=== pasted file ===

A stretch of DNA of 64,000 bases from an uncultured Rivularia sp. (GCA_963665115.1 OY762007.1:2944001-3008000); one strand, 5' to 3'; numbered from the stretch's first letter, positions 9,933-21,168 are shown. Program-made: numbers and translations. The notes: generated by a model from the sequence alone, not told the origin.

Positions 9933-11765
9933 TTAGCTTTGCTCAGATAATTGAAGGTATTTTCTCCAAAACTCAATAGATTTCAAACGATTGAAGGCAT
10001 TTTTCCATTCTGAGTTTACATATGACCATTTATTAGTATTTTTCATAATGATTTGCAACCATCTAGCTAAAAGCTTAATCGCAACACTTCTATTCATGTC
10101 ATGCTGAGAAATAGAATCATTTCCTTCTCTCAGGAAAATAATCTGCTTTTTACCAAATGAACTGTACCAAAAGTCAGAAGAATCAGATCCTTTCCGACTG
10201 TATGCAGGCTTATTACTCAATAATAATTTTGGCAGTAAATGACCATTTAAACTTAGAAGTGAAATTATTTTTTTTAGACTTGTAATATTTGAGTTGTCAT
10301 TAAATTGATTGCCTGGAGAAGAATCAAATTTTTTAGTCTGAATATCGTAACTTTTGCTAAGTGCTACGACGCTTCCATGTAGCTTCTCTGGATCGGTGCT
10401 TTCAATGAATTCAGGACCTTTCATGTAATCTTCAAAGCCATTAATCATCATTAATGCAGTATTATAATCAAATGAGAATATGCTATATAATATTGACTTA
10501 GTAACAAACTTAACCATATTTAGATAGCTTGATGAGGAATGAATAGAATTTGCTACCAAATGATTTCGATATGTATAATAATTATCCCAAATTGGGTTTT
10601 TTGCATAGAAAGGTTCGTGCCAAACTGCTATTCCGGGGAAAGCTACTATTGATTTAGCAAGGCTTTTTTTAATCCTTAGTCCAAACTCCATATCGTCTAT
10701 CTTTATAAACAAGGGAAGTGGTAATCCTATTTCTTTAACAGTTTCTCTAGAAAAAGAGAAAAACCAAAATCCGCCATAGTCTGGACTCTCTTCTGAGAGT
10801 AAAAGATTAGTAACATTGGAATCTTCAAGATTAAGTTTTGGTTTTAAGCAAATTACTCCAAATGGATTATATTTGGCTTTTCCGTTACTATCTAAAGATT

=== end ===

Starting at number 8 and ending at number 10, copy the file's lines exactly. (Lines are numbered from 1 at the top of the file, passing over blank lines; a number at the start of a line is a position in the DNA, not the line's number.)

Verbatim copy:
10401 TTCAATGAATTCAGGACCTTTCATGTAATCTTCAAAGCCATTAATCATCATTAATGCAGTATTATAATCAAATGAGAATATGCTATATAATATTGACTTA
10501 GTAACAAACTTAACCATATTTAGATAGCTTGATGAGGAATGAATAGAATTTGCTACCAAATGATTTCGATATGTATAATAATTATCCCAAATTGGGTTTT
10601 TTGCATAGAAAGGTTCGTGCCAAACTGCTATTCCGGGGAAAGCTACTATTGATTTAGCAAGGCTTTTTTTAATCCTTAGTCCAAACTCCATATCGTCTAT